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Japan minister takes paternity leave in rare move

Video Credit: Reuters - Politics - Duration: 02:00s - Published < > Embed
Japan minister takes paternity leave in rare move

Japan minister takes paternity leave in rare move

Rising political star Shinjiro Koizumi will take two weeks off after the birth of his baby boy, paving the way for Japan's notorious workaholic fathers.

Olivia Chan reports.


Japan minister takes paternity leave in rare move

A top Japanese politician has sparked controversy for taking paternity leave and he's only taking two weeks off.

Environment Minister Shinjiro Koizumi announced he'd step back on Friday (January 17) after the birth of his baby boy.

These two weeks may seem standard in other developed countries but in Japan, it's big news.

Koizumi says he's setting an example for a nation notorious for its workaholic fathers.

(SOUNDBITE) (Japanese) JAPANESE ENVIRONMENT MINISTER, SHINJIRO KOIZUMI, SAYING: "About 80 percent (of men) want to take (paternity leave) but only 6 percent can.

I think some aspects of this situation cannot be solved by just changing the system.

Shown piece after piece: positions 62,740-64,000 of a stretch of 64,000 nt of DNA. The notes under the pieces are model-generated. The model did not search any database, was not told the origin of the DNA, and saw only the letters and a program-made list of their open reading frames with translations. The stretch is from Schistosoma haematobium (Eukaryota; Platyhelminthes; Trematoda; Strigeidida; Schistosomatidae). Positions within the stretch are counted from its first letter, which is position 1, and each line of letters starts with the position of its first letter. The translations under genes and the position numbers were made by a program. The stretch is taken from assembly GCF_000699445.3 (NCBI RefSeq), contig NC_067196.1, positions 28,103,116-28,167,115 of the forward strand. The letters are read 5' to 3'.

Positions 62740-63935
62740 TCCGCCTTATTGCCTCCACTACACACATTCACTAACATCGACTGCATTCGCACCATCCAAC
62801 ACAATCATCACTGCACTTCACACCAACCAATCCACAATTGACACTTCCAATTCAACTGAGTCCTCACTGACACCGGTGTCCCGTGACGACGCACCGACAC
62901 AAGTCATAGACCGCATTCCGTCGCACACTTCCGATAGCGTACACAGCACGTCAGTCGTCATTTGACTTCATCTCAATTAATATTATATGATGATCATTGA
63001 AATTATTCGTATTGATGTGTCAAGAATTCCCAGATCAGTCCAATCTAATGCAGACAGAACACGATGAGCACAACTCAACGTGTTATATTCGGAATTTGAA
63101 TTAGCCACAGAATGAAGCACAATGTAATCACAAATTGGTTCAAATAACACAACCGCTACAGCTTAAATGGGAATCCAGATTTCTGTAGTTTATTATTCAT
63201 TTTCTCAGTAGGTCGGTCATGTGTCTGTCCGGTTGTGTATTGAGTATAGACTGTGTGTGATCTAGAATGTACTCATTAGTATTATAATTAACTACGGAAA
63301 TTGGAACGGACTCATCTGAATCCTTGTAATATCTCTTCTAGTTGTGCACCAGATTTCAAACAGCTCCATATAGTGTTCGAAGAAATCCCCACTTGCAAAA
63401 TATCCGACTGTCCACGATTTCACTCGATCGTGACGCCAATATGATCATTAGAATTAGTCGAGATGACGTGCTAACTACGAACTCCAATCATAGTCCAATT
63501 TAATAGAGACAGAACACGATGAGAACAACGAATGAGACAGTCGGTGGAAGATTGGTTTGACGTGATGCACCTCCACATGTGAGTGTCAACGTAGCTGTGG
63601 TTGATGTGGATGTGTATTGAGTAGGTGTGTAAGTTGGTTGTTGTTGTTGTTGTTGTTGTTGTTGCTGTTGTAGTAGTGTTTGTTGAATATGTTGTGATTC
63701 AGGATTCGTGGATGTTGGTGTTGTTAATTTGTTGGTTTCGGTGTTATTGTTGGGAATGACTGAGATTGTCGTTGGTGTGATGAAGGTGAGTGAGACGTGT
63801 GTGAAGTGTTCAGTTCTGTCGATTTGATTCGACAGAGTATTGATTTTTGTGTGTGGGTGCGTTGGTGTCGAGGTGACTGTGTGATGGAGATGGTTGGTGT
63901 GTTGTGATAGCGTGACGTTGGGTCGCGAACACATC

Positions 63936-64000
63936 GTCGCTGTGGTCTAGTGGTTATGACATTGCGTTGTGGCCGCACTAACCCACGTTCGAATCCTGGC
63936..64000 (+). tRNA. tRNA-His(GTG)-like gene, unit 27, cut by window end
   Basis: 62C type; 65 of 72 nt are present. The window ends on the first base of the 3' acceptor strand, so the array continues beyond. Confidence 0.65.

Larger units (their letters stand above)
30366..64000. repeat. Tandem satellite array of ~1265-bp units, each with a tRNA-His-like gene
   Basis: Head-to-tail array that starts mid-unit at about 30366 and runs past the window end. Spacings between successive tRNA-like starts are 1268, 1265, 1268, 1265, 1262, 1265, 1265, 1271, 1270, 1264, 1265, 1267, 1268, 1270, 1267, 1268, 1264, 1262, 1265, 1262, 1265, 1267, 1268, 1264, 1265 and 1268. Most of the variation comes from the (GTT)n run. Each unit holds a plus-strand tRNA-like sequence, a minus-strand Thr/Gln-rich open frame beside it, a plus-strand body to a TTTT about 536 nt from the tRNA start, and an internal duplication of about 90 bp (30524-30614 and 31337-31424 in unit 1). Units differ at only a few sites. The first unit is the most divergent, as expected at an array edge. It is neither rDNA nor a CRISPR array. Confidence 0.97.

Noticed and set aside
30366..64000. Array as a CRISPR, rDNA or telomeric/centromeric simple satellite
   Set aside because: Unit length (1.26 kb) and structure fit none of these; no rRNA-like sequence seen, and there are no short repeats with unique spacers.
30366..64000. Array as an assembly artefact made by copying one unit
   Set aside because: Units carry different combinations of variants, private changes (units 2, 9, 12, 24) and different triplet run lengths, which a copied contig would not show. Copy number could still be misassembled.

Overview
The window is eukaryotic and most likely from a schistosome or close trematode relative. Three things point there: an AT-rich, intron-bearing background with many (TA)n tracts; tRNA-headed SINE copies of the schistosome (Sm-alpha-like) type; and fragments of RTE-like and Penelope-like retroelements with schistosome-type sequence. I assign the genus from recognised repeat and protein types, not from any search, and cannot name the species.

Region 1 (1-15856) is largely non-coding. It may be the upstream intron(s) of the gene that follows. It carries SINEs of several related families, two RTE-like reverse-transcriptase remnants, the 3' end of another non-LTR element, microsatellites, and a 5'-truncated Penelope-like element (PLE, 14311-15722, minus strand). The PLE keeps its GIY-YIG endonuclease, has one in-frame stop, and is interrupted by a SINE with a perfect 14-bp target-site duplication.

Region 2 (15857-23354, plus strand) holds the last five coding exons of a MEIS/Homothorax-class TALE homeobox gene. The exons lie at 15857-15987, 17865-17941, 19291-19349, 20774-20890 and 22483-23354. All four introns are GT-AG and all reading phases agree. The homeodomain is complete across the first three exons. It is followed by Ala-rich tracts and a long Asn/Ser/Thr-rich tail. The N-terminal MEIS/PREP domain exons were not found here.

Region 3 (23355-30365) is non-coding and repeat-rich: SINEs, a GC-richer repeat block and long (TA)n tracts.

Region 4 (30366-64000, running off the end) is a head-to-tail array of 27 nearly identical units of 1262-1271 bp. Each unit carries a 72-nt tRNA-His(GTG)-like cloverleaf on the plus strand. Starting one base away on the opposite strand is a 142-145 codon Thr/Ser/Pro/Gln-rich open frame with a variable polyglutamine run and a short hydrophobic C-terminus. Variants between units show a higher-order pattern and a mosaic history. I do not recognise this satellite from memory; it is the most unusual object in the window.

I would like to create a stir over this and hope things move forward in a positive way." Koizumi's high profile may add some weight to his gesture.

He's the son of Junichiro Koizumi, one of the country's most popular modern prime ministers.

And the junior Koizumi is seen as a future leader himself.

Though Shinjiro's seen praise for blazing a trail for working dads, conservative lawmakers have criticized his plans.

They've even questioned his dedication to the job.

That reflects expectations in Japan, that men should give everything to their employers, even at the expense of family.

Koizumi insists he'll be fine.

(SOUNDBITE) (Japanese) JAPANESE ENVIRONMENT MINISTER, SHINJIRO KOIZUMI, SAYING: "I have been receiving various comments from the international community.

While I seriously listen to pros and cons, I would like to secure time for so-called paternity leave while keeping my duties at the highest priority and be well prepared for the cases of emergency." Given all that, it may be surprising that on paper - Japan's parental leave policies are among the world's most generous.

They allow men and women partially paid leave of up to a year.

It's been a priority for current leader Shinzo Abe, hoping for better work-life balance.

But change has been slow and Japan's intense work culture means a few new fathers step away from work.

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